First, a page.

Until 2020, retailer Pretty Little Thing was sorting qipaos complete with leg slits under the “oriental” category.

In the realm of luxury fashion, Dolce & Gabbana canceled what was supposed to be the biggest show in the house’s 33-year history after airing commercials for a narrator mocking an Asian model for using chopsticks to eat pizza and cannoli.

During the 2003 Christian Dior show, a white model walked in geisha-style makeup and a silk gown. That same year, Roberto Cavalli designed a mini qipao that reveals a leg – Kim Kardashian will later wear one on a plane in 2019.

The history of capturing Asian clothing is long. The Silk Road first brought Chinese silk and fabrics to Europe since 130 B.C. As the centuries passed, European royals and elites sought out the intricate embroidery of their dresses and ball gowns. It is eventually woven to create its own fusion aesthetic: Chinoiserie.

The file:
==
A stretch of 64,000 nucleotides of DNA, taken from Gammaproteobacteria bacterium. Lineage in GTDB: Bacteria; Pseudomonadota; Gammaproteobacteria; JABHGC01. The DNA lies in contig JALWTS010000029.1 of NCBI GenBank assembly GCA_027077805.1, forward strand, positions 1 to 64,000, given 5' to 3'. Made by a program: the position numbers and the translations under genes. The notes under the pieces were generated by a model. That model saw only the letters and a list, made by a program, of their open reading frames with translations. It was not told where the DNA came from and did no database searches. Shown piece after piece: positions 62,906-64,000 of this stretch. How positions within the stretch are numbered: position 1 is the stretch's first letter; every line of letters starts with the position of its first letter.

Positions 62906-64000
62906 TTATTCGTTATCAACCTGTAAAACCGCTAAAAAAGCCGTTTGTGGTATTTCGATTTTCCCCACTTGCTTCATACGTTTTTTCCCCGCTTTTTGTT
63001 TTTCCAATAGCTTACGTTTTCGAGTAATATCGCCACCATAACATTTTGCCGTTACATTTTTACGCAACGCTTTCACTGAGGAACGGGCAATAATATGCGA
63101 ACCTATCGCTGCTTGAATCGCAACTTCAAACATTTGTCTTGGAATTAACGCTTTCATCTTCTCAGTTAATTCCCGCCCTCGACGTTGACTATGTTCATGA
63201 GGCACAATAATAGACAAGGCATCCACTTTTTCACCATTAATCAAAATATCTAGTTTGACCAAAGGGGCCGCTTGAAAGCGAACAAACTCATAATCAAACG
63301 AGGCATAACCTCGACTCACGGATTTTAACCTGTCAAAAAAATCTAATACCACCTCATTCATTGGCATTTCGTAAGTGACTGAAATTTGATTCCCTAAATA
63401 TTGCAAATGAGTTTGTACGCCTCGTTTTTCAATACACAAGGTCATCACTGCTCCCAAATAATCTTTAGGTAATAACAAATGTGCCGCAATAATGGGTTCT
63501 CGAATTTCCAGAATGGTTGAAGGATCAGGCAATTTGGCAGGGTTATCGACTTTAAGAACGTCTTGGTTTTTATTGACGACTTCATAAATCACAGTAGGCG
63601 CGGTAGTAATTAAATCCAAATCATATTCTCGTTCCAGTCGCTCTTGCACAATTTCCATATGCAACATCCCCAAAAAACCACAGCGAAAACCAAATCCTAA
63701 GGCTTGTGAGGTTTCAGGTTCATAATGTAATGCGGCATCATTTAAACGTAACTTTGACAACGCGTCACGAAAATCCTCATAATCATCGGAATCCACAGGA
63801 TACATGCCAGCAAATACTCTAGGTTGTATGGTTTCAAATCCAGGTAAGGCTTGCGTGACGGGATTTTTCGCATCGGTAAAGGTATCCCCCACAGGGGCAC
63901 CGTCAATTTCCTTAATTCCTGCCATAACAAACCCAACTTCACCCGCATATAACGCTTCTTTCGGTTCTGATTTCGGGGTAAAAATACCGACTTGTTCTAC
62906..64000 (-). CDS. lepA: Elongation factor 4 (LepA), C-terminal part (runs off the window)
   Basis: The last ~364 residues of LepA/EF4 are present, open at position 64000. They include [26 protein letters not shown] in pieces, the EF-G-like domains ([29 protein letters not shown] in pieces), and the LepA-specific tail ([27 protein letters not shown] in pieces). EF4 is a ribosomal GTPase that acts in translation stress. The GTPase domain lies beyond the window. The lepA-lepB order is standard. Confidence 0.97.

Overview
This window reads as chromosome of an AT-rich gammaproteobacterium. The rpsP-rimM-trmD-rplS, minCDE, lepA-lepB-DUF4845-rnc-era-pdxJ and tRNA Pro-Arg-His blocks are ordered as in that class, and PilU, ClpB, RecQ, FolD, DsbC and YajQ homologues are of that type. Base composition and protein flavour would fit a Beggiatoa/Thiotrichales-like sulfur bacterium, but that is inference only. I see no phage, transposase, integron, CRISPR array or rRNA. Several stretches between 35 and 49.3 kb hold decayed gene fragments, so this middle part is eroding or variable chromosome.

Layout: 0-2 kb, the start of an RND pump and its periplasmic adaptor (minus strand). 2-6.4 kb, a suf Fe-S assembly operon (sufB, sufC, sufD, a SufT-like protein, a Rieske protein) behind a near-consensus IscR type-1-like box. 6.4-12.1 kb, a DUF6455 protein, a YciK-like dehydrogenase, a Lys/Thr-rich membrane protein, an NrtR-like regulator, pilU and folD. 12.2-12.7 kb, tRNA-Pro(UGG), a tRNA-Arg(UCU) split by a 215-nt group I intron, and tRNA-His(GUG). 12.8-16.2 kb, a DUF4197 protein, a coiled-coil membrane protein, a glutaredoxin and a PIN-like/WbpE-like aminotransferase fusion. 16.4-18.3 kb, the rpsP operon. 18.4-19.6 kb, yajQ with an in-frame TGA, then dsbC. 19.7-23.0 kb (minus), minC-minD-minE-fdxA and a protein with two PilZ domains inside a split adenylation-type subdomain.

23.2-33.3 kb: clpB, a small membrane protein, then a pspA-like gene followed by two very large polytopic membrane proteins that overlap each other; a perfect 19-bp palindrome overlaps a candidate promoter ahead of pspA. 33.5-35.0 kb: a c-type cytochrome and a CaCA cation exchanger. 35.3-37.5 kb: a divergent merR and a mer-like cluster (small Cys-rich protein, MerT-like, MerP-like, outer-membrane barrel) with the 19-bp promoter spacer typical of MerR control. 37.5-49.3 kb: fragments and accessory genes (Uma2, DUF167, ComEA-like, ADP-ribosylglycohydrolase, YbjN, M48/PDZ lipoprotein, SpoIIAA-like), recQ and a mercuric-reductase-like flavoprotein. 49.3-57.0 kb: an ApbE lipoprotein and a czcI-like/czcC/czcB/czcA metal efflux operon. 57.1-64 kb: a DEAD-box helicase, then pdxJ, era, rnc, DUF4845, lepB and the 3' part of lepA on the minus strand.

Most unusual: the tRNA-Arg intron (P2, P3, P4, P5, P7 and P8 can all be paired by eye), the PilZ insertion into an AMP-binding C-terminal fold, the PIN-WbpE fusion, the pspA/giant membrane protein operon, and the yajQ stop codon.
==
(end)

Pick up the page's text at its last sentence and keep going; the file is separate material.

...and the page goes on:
Woman standing on the red carpet in a mustard color dress and gold design.

Rihanna at The Met Gala in 2015 celebrates “China: Through the Glass” on Monday, May 4, 2015 in New York.

Charles Sykes/Invision/Associated Press


History at the seams

After creating the dress that rocked the 2015 Met Gala, Guo Pei became an international name. Pictures of Rihanna wearing a yellow, fur-lined dress and 16-foot train went viral on the Internet, making the Chinese designer a hot topic.

Bai has spent her decades-long career resurrecting the venerable art of Chinese embroidery — which was forbidden under the country’s Cultural Revolution — stitching stunning threads that etched what she calls “the nation’s DNA” into her work.

“The set of embroidery and skills involved isn’t necessarily just some kind of rote retrospective, but it’s also a combination of my own imagination and also a connection to the world’s weaving culture,” Bay told Insider, through an interpreter. .